Things About Guilt

Two things about me: 1) I live a guilt-saturated existence and 2) I am a compulsive confessor. Both of these things lead me to believe that I am an excellent candidate for Catholicism, and I am seriously considering trying it. I was raised with the deeply held believe that humans are fallen, hideous creatures. My favorite bible verse when I was very young was Psalms 22:6, when David says "But I am a worm, and no man, a reproach of men, and despised of the people." (KJV, Obviously). Why that verse out of the hundreds and thousands I read resonated so deeply with me, I do not know, but if you read any of my childhood journal entries, they basically say the exact same thing, but less King Jamesy. Self-loathing, self-blame, self-chastisement was the theme of my life. I have always considered myself the black sheep of my family, even back when I was a zealot wearing ankle-length denim jumpers and floral turtlenecks (know you know where the loathing comes from). I always considered myself the chiefest of all sinners, worse even than the apostle Paul who coined the phrase in 1Timothy 1:15 - and he was pretty damn bad.

David — Oh that I had the wings of a dove! For then I would fly away and be at rest by Frederic Lord Leighton, P. R. A. (1830-1896)

I live my life now a little more guilt free. I have not identified whether that's because I quit caring, or I seared my conscience to the point that it became dysfunctional, or because I just decided I was a lost cause and not "fit for the kingdom" anyway. Mostly the last one I think, because if my conscience was seared completely I would not still have the abysmal fits of guilt and shame that overtake me from time to time, like when I drink too much and do stupid shit, or when I wear capri pants. Or when the dogs don't get fed for 18 hours. Dark, deep, guilt. With words like "why are you even alive" "what a waste of skin" (I learned that one from a friend), and "no wonder no one can love you" swirling around my brain for hours or sometimes days.

This is the product of stern, inflexible religion pressed into a developing brain. Like juveniles who learn to binge drink before their pre-frontal cortex is fully developed, I grew a brain groove, a natural addiction to guilt as a normal, necessary part of existence. Out of the guilt stems compulsive confessions. Of everything, and nothing - much of which this entire blog serves to deliver. If I can express in words EVERY POSSIBLE WRONG I have committed, admit, confess, repent in some eloquent fashion, or better yet apologize in the most literal way, then my guilt will be alleviated. Y'all are my priests. Didya even know?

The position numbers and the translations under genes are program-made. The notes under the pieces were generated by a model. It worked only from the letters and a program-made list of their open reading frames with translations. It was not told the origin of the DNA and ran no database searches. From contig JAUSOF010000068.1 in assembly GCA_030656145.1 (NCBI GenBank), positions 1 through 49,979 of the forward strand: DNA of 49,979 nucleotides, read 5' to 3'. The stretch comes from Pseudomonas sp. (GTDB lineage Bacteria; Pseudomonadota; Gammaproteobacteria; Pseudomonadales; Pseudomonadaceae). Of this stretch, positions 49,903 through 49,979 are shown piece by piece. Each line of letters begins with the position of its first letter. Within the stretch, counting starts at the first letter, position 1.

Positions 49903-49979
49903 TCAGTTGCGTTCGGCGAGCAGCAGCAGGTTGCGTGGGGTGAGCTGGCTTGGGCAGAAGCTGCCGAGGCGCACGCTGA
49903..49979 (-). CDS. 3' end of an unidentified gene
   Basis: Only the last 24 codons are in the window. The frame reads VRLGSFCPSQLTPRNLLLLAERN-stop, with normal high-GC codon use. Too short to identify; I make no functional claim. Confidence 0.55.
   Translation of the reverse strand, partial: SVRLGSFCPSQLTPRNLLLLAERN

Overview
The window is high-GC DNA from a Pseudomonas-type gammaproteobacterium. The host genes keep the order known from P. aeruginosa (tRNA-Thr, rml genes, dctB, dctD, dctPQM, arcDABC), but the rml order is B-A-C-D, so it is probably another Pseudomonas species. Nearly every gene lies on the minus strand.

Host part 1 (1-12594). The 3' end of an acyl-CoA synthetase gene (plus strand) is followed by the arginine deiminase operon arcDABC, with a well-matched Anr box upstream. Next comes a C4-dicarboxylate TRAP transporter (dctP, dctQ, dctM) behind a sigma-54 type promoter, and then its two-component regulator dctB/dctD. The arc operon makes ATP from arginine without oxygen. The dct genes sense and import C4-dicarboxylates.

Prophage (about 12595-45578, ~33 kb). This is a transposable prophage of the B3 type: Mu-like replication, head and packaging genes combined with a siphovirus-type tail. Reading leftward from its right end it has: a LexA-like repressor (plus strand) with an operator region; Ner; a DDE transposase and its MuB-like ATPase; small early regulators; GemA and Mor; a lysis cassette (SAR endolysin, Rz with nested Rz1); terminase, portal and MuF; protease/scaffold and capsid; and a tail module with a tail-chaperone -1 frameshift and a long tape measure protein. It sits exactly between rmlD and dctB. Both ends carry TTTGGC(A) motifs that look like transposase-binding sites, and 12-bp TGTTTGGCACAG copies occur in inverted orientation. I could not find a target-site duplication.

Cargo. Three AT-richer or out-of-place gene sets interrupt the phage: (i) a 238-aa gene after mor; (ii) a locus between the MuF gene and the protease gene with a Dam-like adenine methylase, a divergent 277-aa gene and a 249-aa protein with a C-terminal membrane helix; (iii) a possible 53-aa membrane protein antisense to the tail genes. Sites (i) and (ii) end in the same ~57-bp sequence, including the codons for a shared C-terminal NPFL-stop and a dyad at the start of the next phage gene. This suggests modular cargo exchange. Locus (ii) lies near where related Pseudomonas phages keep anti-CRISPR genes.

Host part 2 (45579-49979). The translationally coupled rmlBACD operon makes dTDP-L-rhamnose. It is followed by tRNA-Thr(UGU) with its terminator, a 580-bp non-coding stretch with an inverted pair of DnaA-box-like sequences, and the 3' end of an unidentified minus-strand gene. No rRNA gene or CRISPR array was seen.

Hester Prynne. So relatable. 
I would be willing to bet there are other kids like me who find themselves occasionally paralyzed by guilt and the knowledge that no amount of good behavior can atone for one sin. I'll bet there are even some of those kids reading this. Maybe we've learned over the years to turn our confessions into tongue-in-cheek exposes, or our self-flagellation into relentless physical activity and deprivation, or our penance into all-consuming community service. But it's still there, the guilt, the knowledge of absolute failure, absolute fallenness, absolute wretchedness. It's an ugly beast that rears its head in ultra-defensiveness or ultra-repentance, blame shifting or taking the blame for every.single.thing. That's my MO. I'd rather own it and eat it and be the responsible party if there is even the remotest question of whom is at fault. Give me the lashes. Give me the punishment. Like Hester Prynne, bearing the full wrath for the sins not just her own, I don't mind. Just please, please, give me the forgiveness too.

This is a monster that I wrestle with. Not one I have slain. One who lives in his cave and comes out when I least expect to try to eat me alive. Some days I can beat him back. Some days, he wins. But he's always there. Maybe one day I will find the right weapon to kill him, the silver bullet, the holy water. Maybe one day I will be strong enough to do it with my bare hands.

I watch my children as they grow and I think about how guilt influences them. I see the tell-tale signs from time to time but I think somehow, they managed to avoid the deep programming of their own evilness. Maybe because as they were growing their little brains, I was too busy trying to survive my own to press anything too sternly into them. Maybe because they watched the uncertainty that their grown mother faced life and every decision with, the overpowering fear of doing the Wrong Thing, which, inevitably, I always did somehow in spite of all my worrying. At least according to Them. The Others. The Voices who saw my monster in the cave and learned how to manipulate him. But looking back and seeing my amazing kids, it occurs to me, maybe I didn't always do the Wrong Thing, because all of those Wrongs could not have equalled four beautiful Rights. Get back in your cave, beast, you're not as strong as you think.

Shame - Max Klinger

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